“The reality, however, is that in order to make progress in life, we have to embrace discomfort.” ― Sunday Adelaja
Lately I’ve been working on “leaning into discomfort.” Learning to face my fears rather than to back away and flee. When I’m able to face fears, there is something powerful that happens: not only does it show me (and my ever-working brain), that I can face certain situations and still come out okay on the other side, it also gives me a great sense of accomplishment.
Two big fears I have been working on facing the past few years are public speaking, and fear of heights. Repelling down the face of a beautiful mountain was one of the most terrifying, and exhilarating moments of my year. There is something really empowering about being able to control yourself as you glide down a slope. The thing about repelling is that you have to trust in your own strength, trust the equipment, and trust your ability to consciously maneuver yourself down. You get to decide the pace. If you let fear take control and you stop moving, you’ll only be stuck hovering in space. You have to embrace the fear, thank it, and then look out around you. Take in all the beauty from a new angle, and then continue moving down. Embrace the fear, but also embrace the thrill of the moment.
I have found a very similar process to be true in getting myself upside-down in headstand or handstand. It is scary to lift both feet off the ground, but then if you are able to trust in your own strength and ability, you reach this beautiful moment of hovering, almost effortlessly, in space. You are one with the pose, and you get a rush of excitement as you view the world from a different perspective.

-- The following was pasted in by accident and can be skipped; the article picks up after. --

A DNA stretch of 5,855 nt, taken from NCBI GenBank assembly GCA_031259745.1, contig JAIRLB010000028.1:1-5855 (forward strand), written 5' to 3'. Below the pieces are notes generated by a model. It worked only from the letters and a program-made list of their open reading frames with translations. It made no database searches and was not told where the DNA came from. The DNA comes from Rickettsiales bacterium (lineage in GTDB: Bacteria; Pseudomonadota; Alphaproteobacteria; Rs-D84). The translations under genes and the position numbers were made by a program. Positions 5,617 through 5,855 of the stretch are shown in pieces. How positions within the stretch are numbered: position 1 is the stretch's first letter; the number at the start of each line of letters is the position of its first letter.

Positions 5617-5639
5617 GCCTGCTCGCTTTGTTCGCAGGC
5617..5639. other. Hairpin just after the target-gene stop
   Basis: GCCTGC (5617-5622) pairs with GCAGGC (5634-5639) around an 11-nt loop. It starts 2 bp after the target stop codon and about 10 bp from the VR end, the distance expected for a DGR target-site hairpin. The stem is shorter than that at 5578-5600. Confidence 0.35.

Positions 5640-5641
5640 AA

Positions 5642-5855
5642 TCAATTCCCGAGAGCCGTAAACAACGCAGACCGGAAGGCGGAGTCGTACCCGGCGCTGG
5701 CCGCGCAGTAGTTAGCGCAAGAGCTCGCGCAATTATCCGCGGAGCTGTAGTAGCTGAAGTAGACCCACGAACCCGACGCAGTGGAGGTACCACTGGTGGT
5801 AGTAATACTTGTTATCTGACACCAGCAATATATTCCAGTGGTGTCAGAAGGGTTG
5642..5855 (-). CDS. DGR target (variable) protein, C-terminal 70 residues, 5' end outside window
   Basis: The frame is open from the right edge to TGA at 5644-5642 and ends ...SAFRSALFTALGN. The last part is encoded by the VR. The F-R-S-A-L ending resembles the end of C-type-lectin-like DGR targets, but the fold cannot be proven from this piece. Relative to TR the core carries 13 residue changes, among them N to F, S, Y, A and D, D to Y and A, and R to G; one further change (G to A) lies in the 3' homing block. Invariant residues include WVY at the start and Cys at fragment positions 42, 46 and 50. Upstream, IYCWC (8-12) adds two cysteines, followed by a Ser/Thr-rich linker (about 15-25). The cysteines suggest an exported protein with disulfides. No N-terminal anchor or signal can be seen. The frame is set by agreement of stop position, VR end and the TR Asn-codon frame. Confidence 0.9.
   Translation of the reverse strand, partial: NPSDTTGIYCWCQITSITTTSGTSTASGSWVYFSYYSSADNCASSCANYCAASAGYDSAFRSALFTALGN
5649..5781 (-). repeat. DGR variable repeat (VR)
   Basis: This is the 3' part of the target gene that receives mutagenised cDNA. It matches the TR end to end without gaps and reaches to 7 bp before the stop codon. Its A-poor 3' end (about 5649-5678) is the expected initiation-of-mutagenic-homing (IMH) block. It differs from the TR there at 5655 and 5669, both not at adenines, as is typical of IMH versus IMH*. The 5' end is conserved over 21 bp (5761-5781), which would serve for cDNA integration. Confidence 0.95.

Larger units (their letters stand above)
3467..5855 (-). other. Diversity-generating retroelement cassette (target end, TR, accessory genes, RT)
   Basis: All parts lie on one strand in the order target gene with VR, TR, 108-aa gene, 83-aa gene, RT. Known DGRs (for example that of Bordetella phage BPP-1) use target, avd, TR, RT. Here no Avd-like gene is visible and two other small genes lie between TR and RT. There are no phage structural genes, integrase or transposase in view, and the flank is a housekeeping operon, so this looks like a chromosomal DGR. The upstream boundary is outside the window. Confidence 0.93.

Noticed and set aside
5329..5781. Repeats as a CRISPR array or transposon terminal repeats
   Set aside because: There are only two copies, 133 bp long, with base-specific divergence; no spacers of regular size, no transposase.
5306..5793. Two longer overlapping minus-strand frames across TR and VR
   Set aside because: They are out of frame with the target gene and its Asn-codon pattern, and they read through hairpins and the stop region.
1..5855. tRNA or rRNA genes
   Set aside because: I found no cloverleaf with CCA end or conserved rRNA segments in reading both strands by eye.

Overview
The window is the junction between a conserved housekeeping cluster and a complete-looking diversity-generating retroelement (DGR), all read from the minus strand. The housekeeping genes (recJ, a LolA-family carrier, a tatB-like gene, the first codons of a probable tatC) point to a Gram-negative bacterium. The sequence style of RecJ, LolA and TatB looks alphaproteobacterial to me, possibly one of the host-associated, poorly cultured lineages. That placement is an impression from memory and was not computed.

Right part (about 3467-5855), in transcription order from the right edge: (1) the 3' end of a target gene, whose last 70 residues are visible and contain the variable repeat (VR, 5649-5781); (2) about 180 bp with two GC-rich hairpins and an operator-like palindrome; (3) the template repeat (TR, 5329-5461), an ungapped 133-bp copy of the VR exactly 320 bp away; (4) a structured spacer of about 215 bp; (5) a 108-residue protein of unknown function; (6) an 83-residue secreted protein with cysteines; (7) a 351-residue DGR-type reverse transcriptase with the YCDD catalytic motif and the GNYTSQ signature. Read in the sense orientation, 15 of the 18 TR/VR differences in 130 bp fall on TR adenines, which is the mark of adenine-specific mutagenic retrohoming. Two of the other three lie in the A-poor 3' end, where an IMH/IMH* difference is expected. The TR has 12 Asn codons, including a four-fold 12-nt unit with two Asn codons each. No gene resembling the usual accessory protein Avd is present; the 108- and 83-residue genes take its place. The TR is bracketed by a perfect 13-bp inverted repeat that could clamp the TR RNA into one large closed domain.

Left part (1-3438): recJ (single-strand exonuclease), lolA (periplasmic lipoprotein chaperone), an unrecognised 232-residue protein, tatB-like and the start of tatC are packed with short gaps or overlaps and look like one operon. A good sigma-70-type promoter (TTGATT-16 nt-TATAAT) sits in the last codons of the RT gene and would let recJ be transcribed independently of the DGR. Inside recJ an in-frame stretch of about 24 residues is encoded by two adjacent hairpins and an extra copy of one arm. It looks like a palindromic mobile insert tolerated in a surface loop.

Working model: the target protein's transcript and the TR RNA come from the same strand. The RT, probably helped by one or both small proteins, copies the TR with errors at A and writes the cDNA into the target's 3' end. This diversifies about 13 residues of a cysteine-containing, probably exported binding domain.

The thing about fear is that it typically takes away from the beauty of the moment. It can cause you to freeze up in headstand, so you don’t reach equilibrium with both feet in the air. It can prevent you from actually making your way down the mountain as your repel, and it can ruin your whole morning as your prepare to give a big talk or presentation. The reality is that getting myself worked up before facing something uncomfortable is what makes the event that much worse. I have found mantras to be really helpful to reframe my mindset before tackling something uncomfortable. The mantra changes based on the event, but it is always some form of reframing “I have to do this” to “I get to do this.”
The other great part about facing fears is that afterwards, you feel really accomplished. After using a positive mantra about the situation, I also think about how strong and powerful I will feel after the event. Once I’ve been able to face my fear of heights and climb to the top of a wall, or repel down a beautiful cliff, then I realize how great the experience was. Reframing the way you think about a situation is a way of constantly rewriting the story you are telling yourself so that slowly and maybe eventually, that fear will get smaller.
What fears are you planning to face this week?